Article by Stephane Bonnet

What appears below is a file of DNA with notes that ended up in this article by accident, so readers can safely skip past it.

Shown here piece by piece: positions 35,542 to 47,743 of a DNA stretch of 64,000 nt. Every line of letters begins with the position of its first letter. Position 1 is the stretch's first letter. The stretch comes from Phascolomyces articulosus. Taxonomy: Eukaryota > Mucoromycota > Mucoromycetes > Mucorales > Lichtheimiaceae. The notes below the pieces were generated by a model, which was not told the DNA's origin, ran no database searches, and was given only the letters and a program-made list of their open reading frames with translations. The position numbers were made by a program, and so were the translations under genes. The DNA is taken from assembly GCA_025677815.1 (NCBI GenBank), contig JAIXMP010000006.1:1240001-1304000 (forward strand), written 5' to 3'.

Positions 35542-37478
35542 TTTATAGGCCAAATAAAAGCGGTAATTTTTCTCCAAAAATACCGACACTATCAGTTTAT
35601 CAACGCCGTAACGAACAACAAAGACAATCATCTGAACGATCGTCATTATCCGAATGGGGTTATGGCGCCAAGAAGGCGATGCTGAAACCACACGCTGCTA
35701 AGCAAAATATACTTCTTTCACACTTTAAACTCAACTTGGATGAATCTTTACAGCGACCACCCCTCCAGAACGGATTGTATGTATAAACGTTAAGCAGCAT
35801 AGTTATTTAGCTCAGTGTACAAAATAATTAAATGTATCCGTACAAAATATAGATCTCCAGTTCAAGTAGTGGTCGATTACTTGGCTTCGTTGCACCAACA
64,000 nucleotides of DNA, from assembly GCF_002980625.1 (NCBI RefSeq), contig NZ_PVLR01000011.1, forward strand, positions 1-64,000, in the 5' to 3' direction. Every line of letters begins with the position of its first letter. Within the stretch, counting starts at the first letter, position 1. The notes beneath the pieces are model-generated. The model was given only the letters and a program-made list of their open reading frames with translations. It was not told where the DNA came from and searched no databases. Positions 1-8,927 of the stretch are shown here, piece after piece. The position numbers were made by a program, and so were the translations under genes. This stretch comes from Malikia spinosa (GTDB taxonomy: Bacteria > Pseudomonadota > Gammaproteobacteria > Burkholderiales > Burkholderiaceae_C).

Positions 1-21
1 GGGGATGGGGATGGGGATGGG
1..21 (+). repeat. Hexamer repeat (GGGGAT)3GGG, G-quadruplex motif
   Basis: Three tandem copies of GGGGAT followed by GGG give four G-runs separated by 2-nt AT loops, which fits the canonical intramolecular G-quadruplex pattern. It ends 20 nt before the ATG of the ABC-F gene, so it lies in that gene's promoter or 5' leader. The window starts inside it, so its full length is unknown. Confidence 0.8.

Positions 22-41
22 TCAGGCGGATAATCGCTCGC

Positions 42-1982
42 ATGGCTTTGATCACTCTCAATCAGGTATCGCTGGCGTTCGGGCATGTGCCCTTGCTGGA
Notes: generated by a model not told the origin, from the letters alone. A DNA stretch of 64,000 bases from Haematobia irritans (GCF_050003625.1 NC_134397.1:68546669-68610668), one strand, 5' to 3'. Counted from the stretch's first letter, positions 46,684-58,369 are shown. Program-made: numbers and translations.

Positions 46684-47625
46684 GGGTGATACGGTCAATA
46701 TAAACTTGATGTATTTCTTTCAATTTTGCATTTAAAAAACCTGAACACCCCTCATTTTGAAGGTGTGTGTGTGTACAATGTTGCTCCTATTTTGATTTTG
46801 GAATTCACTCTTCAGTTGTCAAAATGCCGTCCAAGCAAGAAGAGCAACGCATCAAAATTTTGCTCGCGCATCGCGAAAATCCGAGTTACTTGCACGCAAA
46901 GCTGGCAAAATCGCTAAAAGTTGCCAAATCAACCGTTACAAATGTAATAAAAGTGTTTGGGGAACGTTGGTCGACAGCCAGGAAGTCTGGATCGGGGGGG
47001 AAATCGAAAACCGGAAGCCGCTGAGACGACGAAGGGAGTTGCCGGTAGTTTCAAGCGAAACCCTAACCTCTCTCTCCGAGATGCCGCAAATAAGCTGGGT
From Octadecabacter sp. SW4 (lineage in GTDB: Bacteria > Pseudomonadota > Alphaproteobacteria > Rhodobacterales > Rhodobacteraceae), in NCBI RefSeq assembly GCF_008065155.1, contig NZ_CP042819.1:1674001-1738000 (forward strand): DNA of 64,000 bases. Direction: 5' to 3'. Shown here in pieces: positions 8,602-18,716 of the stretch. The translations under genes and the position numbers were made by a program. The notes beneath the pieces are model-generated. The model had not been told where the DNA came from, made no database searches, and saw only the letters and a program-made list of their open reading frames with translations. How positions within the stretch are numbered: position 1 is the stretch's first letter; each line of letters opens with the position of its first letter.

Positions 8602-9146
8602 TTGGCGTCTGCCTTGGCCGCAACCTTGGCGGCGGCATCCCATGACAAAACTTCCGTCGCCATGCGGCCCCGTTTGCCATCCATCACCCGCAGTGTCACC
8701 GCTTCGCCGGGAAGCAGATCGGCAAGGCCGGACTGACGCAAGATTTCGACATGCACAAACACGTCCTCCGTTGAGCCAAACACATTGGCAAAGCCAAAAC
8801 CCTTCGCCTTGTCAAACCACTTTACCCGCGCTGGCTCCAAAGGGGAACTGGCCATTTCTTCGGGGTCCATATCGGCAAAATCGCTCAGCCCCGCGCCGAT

Lavrov’s statement that Zelensky could be both a Jew and a Nazi and that Hitler had “Jewish blood” struck a chord. Reactions in Europe were unanimous in their indignation at what was perceived as the obscene words of a political leader ready to do anything to justify his country’s brutal war. But what exactly is behind this sense of obscenity? Is it really the expression of a rejection of the real Nazism, the one that had the hatred of the Jews as its springboard? Or does this feeling cover a more fundamental ambivalence in the relationship that Europeans have with Jews, even today? Stéphane Bonnet shows us that this is indeed the case. Europeans, rightly shocked by Lavrov’s words, are not so inclined to analyse themselves as much as they should be to fight the roots of their antisemitism. After the Shoah, it is impossible for them to ignore the fact that it lies deep within themselves. And opposing it is a task that requires more than condemning it when it is stated openly: it requires going so far as to want Judaism in Europe and for Europe.
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